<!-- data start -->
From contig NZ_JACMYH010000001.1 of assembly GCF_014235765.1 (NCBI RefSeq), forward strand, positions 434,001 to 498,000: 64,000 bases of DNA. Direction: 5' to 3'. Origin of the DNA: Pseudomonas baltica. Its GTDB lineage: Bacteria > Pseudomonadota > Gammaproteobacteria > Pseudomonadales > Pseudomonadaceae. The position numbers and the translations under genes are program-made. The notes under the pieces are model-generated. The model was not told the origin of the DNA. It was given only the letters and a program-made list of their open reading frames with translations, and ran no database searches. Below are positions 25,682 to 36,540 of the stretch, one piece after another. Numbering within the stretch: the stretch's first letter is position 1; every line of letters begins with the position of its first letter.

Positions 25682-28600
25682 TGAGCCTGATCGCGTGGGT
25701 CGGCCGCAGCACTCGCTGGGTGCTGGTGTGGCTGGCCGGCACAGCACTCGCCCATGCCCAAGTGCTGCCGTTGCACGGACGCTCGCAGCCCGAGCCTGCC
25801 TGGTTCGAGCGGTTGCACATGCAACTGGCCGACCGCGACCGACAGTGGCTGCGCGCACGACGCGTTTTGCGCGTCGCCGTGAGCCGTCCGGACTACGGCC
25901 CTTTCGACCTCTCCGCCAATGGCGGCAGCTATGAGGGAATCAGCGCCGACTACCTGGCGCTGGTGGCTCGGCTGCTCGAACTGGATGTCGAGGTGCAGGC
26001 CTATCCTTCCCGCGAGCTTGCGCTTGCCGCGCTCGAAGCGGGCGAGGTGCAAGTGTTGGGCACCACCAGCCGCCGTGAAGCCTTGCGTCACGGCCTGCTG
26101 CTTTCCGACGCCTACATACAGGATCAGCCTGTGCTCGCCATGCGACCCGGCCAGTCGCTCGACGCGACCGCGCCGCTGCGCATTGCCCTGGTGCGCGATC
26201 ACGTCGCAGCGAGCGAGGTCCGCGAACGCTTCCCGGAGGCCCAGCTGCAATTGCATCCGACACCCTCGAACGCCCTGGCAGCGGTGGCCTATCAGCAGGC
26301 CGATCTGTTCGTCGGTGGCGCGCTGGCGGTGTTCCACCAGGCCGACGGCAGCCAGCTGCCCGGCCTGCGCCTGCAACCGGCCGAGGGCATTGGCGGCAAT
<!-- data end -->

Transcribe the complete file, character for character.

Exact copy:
From contig NZ_JACMYH010000001.1 of assembly GCF_014235765.1 (NCBI RefSeq), forward strand, positions 434,001 to 498,000: 64,000 bases of DNA. Direction: 5' to 3'. Origin of the DNA: Pseudomonas baltica. Its GTDB lineage: Bacteria > Pseudomonadota > Gammaproteobacteria > Pseudomonadales > Pseudomonadaceae. The position numbers and the translations under genes are program-made. The notes under the pieces are model-generated. The model was not told the origin of the DNA. It was given only the letters and a program-made list of their open reading frames with translations, and ran no database searches. Below are positions 25,682 to 36,540 of the stretch, one piece after another. Numbering within the stretch: the stretch's first letter is position 1; every line of letters begins with the position of its first letter.

Positions 25682-28600
25682 TGAGCCTGATCGCGTGGGT
25701 CGGCCGCAGCACTCGCTGGGTGCTGGTGTGGCTGGCCGGCACAGCACTCGCCCATGCCCAAGTGCTGCCGTTGCACGGACGCTCGCAGCCCGAGCCTGCC
25801 TGGTTCGAGCGGTTGCACATGCAACTGGCCGACCGCGACCGACAGTGGCTGCGCGCACGACGCGTTTTGCGCGTCGCCGTGAGCCGTCCGGACTACGGCC
25901 CTTTCGACCTCTCCGCCAATGGCGGCAGCTATGAGGGAATCAGCGCCGACTACCTGGCGCTGGTGGCTCGGCTGCTCGAACTGGATGTCGAGGTGCAGGC
26001 CTATCCTTCCCGCGAGCTTGCGCTTGCCGCGCTCGAAGCGGGCGAGGTGCAAGTGTTGGGCACCACCAGCCGCCGTGAAGCCTTGCGTCACGGCCTGCTG
26101 CTTTCCGACGCCTACATACAGGATCAGCCTGTGCTCGCCATGCGACCCGGCCAGTCGCTCGACGCGACCGCGCCGCTGCGCATTGCCCTGGTGCGCGATC
26201 ACGTCGCAGCGAGCGAGGTCCGCGAACGCTTCCCGGAGGCCCAGCTGCAATTGCATCCGACACCCTCGAACGCCCTGGCAGCGGTGGCCTATCAGCAGGC
26301 CGATCTGTTCGTCGGTGGCGCGCTGGCGGTGTTCCACCAGGCCGACGGCAGCCAGCTGCCCGGCCTGCGCCTGCAACCGGCCGAGGGCATTGGCGGCAAT